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Working as an employee

Find out about specific rights and obligations you have as an employee and general information about starting a job.

Last updated 10 June 2024

Employee rights and obligations

When you're working as an employee, you must pay income tax on payments you receive from your employer. Your employer deducts tax from your pay and sends those amounts to us.

Your rights and obligations may change, if you:

At the end of the income year, you need to lodge a tax return. When you lodge a tax return you include how much money you earn (income) and any expenses you can claim as a deduction.

You may receive a refund after claiming any deductible expenses.

Starting your job

When you start a job, you need to make sure that you:

We produce tax tables and calculators to help your employer work out how much to withhold from your payments. You can also use the Tax withheld calculatorThis link opens in a new window to check how much tax should be withheld from your pay.

What your employer must do

Your employer withholds tax on your behalf from your salary or wages and, in most cases, pays super into your super account. Your employer uses your TFN declaration to work out how much tax to withhold from your pay.

Most employers now report your income, tax and super information at the same time they pay you. This reporting is called Single Touch Payroll (STP).

Your income statement will include the tax and super information your employer reports to us. Most employers have until 14 July to finalise their data, they will let you know if there are any delays in the finalisation of your income statement.

You need to link your myGov account to the ATO to access your income statement. If you don’t have a myGov account you will be able to contact us for a copy.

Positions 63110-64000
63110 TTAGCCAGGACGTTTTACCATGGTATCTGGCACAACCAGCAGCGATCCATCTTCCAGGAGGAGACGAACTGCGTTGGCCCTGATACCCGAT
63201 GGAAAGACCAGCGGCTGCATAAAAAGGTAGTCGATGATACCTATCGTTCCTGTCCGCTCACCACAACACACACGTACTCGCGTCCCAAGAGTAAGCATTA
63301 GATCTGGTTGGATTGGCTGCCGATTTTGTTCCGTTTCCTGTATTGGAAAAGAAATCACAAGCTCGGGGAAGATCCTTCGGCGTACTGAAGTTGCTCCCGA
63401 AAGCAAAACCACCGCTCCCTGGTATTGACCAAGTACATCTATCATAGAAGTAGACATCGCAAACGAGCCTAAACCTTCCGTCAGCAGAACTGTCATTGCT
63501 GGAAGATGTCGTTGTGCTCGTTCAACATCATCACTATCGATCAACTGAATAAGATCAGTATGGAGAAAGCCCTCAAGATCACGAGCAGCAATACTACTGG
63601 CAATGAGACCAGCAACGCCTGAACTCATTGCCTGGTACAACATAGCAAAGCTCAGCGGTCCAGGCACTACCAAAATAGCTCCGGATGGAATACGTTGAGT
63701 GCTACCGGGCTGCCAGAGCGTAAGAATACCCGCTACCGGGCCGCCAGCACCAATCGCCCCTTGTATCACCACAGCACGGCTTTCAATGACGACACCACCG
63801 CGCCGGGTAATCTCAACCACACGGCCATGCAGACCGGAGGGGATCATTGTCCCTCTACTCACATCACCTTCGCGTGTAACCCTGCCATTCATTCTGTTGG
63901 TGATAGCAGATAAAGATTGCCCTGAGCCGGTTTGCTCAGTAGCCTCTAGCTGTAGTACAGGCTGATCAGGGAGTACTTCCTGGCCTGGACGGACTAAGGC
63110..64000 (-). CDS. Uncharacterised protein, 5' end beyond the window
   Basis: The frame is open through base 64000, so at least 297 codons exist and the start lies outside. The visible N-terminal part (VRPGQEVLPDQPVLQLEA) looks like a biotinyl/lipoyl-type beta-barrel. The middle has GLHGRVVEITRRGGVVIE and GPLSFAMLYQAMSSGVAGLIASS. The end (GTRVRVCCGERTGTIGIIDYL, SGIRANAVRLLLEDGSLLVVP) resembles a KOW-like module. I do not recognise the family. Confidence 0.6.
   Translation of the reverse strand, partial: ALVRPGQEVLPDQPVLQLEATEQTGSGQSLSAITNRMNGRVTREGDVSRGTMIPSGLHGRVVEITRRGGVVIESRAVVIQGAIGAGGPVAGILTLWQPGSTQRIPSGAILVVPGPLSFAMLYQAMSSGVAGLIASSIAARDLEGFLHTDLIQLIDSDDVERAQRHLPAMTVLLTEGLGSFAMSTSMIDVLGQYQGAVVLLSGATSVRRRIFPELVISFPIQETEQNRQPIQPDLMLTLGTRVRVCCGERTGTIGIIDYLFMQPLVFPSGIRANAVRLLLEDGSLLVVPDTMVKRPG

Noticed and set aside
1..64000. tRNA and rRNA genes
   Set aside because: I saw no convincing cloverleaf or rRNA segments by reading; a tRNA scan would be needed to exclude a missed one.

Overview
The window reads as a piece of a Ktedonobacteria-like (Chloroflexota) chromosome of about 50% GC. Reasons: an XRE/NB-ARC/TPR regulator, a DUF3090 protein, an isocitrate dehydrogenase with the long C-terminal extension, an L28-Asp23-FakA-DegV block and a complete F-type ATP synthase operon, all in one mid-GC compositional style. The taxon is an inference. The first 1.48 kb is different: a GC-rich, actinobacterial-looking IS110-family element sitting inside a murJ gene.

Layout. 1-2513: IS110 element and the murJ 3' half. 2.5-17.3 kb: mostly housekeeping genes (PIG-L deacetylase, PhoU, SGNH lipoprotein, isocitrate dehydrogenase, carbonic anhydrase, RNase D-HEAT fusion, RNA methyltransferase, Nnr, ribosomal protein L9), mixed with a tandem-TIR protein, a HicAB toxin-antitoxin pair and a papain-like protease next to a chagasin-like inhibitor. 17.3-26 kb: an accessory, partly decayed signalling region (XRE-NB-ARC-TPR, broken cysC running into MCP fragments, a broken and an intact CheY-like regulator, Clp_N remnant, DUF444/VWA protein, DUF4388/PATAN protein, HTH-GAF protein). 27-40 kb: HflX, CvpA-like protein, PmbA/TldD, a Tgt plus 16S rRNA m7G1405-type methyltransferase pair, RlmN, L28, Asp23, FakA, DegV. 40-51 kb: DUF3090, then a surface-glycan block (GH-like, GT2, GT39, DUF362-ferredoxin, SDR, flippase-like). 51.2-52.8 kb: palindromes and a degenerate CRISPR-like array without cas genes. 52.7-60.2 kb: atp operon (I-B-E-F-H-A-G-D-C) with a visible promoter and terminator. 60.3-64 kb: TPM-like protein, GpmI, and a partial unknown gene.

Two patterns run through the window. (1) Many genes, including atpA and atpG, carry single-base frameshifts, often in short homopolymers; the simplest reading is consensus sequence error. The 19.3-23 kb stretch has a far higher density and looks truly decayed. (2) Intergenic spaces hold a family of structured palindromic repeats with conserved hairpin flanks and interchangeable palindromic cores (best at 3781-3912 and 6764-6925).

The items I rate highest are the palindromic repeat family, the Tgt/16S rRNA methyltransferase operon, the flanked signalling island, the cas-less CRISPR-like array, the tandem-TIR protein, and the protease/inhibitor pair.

Some employees receive fringe benefits as part of a salary sacrifice arrangement. Fringe benefits are a non-cash benefit either you or an associate, such as your spouse or children, receive because of your employment. Your employer usually provides these benefits or sometimes your employer's associate or a third party under an arrangement with your employer provide the benefit.

Your employer should provide a workplace free of unlawful discrimination and promote diversity. If you’re a working parent, have carer responsibilities or a disability, you should discuss ways your employer can support you. To find out more about these responsibilities, see Australian Human Rights Commission.External Link

Paying tax on your income

You pay income tax on most sources of income including:

  • your salary and wages
  • most Centrelink payments
  • investment income you receive from rent, bank interest or dividends
  • profits from selling shares or property
  • income from your business.

The amount of income tax and the tax rate you pay depends on your circumstances and how much you earn. The more you earn, the higher your rate of tax.

Your employer and other payers use the information you provide on your tax file number declaration to work out how much tax to withhold.

A simple way of working out how much tax should be withheld from your pay is to use the Tax withheld calculatorThis link opens in a new window.

You can also use the PAYG withholding tax tables to calculate the amount that should be withheld from your pay.

If you're an Australian resident, the first $18,200 you earn is usually tax free. You can choose to claim the tax-free threshold when you complete your TFN declaration.

If you earn income from more than one source (for example, from a second job or a taxable pension) you need to tell your second payer to withhold tax at the higher rate. You can tell the payer by selecting the 'no tax-free threshold' rate on the TFN declaration. If you don’t have tax withheld at the higher rate you might have a tax debt (bill) to pay when you lodge your tax return.